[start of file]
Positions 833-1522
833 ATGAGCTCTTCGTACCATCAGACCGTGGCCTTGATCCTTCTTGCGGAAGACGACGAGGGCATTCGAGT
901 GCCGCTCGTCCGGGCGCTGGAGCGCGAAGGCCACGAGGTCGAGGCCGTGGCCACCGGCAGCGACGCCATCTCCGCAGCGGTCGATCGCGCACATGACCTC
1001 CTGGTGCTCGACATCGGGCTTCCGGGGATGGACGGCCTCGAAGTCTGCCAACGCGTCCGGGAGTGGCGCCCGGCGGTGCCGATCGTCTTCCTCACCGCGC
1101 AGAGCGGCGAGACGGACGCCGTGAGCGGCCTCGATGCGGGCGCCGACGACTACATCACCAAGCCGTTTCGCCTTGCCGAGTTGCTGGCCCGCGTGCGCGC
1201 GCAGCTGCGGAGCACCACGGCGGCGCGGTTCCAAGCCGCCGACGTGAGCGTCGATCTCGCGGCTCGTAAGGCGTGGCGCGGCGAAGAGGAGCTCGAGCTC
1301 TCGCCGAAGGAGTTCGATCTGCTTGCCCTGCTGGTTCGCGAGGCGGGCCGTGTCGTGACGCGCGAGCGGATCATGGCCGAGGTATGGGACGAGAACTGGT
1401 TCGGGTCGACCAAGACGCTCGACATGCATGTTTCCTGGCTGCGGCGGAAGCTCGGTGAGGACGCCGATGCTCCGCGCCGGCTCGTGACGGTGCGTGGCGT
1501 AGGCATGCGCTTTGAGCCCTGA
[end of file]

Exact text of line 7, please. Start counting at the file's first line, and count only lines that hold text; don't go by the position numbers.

1301 TCGCCGAAGGAGTTCGATCTGCTTGCCCTGCTGGTTCGCGAGGCGGGCCGTGTCGTGACGCGCGAGCGGATCATGGCCGAGGTATGGGACGAGAACTGGT